Sitecore took a number of steps to implement the various requirements of the General Data Protection Regulation (GDPR) and California Consumer Protection Act (CCPA) and evolving global privacy laws into Sitecore’s business. This meant building our privacy, security, and data governance teams and continuing to build our data strategy to ensure a robust data model for continuing adherence.
To contact Sitecore’s support team, please submit your support ticket via the Sitecore Support Portal at: support.sitecore.net.
Yes, Sitecore has recently obtained a number of ISO certifications, detailed on the Trust Center security page.
ISO 27001 is a security standard that governs an organization’s Information Security Management System (ISMS) and mandates specific requirements in the implementation, monitoring, maintenance and continuous improvement of the ISMS.
ISO 27017 is a security standard that provides guidance on the information security aspects of cloud computing. Sitecore uses this standard to supplementing the ISO 27001:2013 standard with cloud-specific controls that are applied to its public cloud environment.
ISO 27018 is a code of practice that focuses on protection of personally identifiable information (PII) in the public cloud. By providing cloud services, Sitecore acts as a data processor to its customers. Sitecore uses ISO 27018:2014 standard in order to protect the PII that it processes for its customers
These standards are internationally recognized and demonstrates to our customers, partners and vendors that we have adopted best practices to manage the infrastructure of Sitecore’s ISMS and cloud offerings
Yes, The Knowledge Center on sitecore.com has a variety of topics, including technical articles on topics like SXA and Containers. These Getting Started articles should help you discover the basics.
Products can reach the end of their lifecycle for a number of reasons. For example, this can happen due to market demands, technology innovations that drive changes in the product, or products maturing over time and being replaced by functionally richer technologies.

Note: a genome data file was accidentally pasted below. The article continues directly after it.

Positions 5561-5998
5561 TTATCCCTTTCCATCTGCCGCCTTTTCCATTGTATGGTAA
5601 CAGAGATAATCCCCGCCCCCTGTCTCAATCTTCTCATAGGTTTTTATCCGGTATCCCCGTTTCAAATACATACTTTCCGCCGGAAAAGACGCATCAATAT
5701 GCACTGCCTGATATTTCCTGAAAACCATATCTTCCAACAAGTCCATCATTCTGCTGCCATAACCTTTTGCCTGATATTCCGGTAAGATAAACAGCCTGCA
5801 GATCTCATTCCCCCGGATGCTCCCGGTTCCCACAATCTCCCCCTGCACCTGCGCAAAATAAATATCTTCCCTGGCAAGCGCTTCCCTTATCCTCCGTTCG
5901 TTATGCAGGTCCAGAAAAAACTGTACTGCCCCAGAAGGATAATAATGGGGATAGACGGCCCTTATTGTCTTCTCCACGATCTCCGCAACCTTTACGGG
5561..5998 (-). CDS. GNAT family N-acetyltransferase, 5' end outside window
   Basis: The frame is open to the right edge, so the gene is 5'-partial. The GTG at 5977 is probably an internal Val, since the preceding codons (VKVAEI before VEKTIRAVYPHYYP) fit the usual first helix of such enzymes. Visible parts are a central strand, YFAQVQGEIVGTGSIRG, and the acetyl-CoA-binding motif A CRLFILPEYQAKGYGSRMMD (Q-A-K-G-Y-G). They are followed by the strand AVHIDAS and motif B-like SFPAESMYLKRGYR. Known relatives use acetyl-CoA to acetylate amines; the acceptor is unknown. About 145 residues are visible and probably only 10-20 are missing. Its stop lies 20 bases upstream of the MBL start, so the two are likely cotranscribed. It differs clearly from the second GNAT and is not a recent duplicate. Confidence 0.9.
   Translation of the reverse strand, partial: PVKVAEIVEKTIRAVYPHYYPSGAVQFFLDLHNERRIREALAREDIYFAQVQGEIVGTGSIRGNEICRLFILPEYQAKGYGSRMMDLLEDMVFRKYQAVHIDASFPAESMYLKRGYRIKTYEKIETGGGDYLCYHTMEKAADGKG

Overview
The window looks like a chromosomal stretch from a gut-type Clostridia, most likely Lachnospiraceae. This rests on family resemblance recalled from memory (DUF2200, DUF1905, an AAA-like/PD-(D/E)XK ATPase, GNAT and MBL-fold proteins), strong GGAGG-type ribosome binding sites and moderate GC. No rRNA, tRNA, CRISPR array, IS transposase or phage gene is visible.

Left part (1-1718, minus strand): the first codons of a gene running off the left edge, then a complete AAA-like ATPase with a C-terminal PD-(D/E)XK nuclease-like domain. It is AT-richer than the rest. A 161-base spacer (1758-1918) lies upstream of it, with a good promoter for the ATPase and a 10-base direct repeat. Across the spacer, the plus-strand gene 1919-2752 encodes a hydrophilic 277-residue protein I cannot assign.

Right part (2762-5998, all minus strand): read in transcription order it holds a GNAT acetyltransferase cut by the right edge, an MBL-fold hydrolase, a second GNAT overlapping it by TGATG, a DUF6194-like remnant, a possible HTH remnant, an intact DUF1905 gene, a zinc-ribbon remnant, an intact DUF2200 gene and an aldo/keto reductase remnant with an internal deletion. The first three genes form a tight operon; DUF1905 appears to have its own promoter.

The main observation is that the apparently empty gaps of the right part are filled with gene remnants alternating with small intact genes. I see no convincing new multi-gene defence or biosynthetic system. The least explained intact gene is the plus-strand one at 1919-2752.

To help customers better manage this end-of-life transition and to understand the role that Sitecore can play in helping customers use the latest Sitecore platforms and technologies, the Sitecore Product Support Lifecycle policy and matrix are both explained here.
There are a number of reasons why the use of containers is attractive for Sitecore development, and it becomes even more attractive as Sitecore moves towards a microservices-based architecture. Containers lend themselves very well to this architecture (and in fact encourage it).
Other reasons are:
No install - no installation using SIF (Sitecore Installation Framework), SIM (Sitecore Instance Manager), and so on. Sitecore provides container images ready to use. You can get an instance up and running with docker-compose up, and container images will download automatically.
Multi-project efficiencies - you can run multiple Sitecore instances simultaneously without worrying about things like conflicting versions of SQL and Solr. You can start and stop entire instances quickly when jumping between projects.
Simplified onboarding - the onboarding process is as simple as: install prerequisites, clone your code repository, run docker-compose up.
Environment consistency - eliminate issues due to environment inconsistencies. When you containerize your build, you have complete control of the build environment.
Environment stability - because containers are immutable, you do not have to worry about ruining your local Sitecore instance. Use docker-compose down and docker-compose up to get up and running again.
There are many benefits for Sitecore developers